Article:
Lessons in how not to do succession planning

Hanging on to the reins of power too long can have unfortunate consequences for your business.

by Adam Gale
Credit: tableatny/Flickr
Credit: tableatny/Flickr

Old age should not be a barrier to success in a fair and modern society. A person’s ability should determine their career progress, not assumptions made because of their background. Indeed, diversity of experience, just like diversity of gender or ethnicity, can be hugely beneficial in creating an organisation resilient to the challenges a diverse and changing world can throw at it.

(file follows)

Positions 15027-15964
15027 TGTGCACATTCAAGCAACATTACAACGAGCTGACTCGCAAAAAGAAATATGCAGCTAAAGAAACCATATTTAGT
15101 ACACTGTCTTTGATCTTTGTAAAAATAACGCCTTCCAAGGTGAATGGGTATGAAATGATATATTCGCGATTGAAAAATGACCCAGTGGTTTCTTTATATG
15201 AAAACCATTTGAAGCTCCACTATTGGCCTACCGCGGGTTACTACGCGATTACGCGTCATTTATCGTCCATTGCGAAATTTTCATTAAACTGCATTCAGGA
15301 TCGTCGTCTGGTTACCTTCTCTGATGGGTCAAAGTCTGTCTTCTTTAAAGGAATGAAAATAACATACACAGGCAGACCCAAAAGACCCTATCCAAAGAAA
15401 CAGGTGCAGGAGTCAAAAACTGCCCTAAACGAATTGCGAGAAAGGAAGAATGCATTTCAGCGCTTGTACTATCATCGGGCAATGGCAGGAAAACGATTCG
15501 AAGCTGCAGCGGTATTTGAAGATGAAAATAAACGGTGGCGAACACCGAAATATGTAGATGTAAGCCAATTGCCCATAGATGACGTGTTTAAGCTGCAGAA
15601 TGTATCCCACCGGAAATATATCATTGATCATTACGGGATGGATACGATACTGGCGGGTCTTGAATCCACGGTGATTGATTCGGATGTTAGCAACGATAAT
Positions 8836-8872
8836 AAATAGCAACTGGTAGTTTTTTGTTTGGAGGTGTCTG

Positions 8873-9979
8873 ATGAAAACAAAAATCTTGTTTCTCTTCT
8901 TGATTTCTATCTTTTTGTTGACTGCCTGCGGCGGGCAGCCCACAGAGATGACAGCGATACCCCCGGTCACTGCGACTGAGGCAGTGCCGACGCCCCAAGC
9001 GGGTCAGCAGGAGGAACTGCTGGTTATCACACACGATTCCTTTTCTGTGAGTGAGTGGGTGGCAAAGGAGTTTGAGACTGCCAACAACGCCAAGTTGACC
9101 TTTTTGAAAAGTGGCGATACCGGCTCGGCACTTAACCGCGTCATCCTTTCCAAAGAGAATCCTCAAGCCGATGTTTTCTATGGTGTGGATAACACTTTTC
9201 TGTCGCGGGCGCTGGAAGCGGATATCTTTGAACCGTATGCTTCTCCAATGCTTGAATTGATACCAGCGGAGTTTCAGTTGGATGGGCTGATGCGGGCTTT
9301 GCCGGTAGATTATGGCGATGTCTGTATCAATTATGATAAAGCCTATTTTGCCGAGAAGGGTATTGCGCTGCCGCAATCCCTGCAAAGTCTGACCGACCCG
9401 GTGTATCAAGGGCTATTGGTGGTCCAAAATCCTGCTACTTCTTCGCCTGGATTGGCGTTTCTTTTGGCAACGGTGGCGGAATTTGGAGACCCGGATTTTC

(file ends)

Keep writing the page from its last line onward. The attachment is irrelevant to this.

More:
A nice thought, eh. So is it okay for a multibillion dollar listed company to have a 92-year-old executive chairman? That’s what US media firms Viacom and CBS had, in the form of Sumner Redstone – at least until the tycoon and majority owner announced his retirement from CBS on February 3, leaving his position at Viacom uncertain.

Redstone’s tale is a tragic one – a relentless mogul who regularly insisted he has ‘no intention of dying’, his latter years have been marked by high-profile divorces, feuds with his children and lately allegations of mental incapacity from his former carer (and lover) Manuela Herzer, who called him ‘a living ghost’. That’s all very Dallas or Dynasty, but it’s also instructive on the thorny issue of succession planning.

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